ROME (Reuters) - Italy needs a strong political government, not another technocrat administration when Prime Minister Mario Monti's term ends in the spring, the head of the country's main employers' confederation said on Sunday.

Talk of Monti being reinstalled after the elections has been swirling in Italy and the prime minister said in New York on Thursday that if no clear winner emerges from the vote he would be willing to carry on if asked to.

However, the unelected former European commissioner also made it clear that he would not be a candidate at the election. Many politicians, especially on the center-left which leads in the polls, are cool to the idea of Monti continuing.

"I don't think a non-candidate can run the next government, because what we have seen in these months is a government experience which has honestly shown a lot of difficulties," Confindustria President Giorgio Squinzi told Rome daily Il Messaggero.

"We need safe political leadership which wins the majority of votes and has stability, a program, and the ability to carry it out."

Angelino Alfano, the national secretary of Silvio Berlusconi's center-right People of Freedom party was also hostile to the idea of Monti carrying on unless he ran at the elections.

"I think we have to respect the election result," Alfano said in an interview with Sky Italia television channel.

"How would a second Monti government come about? It's technically unexplainable. I find it hard to imagine an election campaign in a western democracy in which there is a real candidate, for the left, and a virtual candidate on the other side because he doesn't want to run for the job."

Confindustria President Squinzi has often been critical of Monti, a stance he renewed in Sunday's interview when he called his reform to increase labor market flexibility "a wasted opportunity."

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However, while Squinzi leads Italy's largest business lobby it is far from clear if his view represents most of its members.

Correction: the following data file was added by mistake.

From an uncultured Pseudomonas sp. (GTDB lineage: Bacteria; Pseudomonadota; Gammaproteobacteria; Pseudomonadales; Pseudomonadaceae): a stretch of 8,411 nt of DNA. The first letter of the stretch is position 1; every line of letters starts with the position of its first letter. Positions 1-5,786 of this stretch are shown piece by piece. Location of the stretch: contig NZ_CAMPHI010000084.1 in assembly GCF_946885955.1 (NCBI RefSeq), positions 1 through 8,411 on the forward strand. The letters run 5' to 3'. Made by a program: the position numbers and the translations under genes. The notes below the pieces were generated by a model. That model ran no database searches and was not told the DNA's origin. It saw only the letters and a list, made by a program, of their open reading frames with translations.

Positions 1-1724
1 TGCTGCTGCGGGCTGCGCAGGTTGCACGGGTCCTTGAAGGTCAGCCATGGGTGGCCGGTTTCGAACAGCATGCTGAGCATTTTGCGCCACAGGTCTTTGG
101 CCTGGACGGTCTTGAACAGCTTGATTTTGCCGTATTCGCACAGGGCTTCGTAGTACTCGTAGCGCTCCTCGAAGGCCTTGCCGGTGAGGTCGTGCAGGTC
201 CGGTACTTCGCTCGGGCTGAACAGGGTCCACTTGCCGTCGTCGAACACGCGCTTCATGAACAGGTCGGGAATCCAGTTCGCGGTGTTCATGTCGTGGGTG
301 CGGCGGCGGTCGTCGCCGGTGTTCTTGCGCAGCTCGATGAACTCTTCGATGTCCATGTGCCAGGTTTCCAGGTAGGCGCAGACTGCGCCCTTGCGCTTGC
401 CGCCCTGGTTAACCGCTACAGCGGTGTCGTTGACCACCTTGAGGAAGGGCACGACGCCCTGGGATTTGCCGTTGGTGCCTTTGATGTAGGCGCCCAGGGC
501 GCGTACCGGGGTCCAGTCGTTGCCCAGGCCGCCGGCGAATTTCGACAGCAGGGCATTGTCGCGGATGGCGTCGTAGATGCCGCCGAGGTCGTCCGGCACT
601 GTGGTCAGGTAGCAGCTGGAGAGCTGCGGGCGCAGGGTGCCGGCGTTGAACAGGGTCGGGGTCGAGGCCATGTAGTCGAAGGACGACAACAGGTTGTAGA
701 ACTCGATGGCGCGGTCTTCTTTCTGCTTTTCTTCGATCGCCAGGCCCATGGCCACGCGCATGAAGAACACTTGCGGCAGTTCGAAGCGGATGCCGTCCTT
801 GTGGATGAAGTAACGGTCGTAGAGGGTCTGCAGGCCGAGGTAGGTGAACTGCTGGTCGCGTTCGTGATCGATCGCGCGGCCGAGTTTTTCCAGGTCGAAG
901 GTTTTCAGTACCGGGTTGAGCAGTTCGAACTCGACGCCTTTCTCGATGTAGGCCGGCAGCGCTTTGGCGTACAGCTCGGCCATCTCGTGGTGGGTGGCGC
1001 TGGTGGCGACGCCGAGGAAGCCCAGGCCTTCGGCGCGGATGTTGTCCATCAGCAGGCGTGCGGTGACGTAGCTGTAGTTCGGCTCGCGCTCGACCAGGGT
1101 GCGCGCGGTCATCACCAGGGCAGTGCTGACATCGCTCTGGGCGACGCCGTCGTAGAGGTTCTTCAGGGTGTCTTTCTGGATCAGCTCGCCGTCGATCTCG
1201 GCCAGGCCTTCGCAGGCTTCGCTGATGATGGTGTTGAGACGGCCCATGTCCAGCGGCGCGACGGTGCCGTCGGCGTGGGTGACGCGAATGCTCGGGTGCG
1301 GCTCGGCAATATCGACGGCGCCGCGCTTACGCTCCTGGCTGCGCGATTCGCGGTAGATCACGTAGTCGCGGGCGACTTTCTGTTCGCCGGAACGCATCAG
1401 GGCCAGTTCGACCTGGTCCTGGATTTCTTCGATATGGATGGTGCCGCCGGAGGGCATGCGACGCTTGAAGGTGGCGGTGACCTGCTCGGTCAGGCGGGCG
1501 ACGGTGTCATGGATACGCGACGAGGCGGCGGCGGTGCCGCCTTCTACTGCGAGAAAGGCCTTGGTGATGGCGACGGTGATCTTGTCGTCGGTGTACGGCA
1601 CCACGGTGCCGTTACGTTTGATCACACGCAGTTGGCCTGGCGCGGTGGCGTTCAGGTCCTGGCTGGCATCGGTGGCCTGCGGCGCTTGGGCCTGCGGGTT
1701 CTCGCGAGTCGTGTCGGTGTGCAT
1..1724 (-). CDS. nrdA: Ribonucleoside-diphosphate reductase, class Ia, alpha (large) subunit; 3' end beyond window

Earlier this month more than 80 percent of 137 bankers, businessmen and senior academics attending an annual conference in northern Italy said they would like Monti to carry on, according to a survey by the Italian news agency Radiocor.

On Sunday Ferrari President Luca di Montezemolo, himself a former Confindustria president, said his political movement Future Italy would run at the election by asking voters to express support for a second Monti government.

Other centrist parties and groups will do the same, including the Future and Freedom party led by lower house speaker Gianfranco Fini and Pier Ferdinando Casini's Union of the Centre (UDC).

However these parties currently have little popular support.

"Italy is falling apart," Montezemolo told Corriere della Sera daily, explaining that the country's ongoing economic and financial emergency would justify another term for an unelected leader.

Montezemolo said he himself had no intention of being a candidate and neither did he suggest he would step down as Ferrari president.

Ordinary Italians are more favourable towards Monti himself than his policies, Renato Mannheimer, head of the ISPO polling agency, told Corriere.

While 51 percent have a positive judgment of Monti, 53 percent hope that he will step down as prime minister and 54 percent hope the next government adopts policies "radically different" from those he has pursued.

(Reporting by Gavin Jones; editing by Patrick Graham)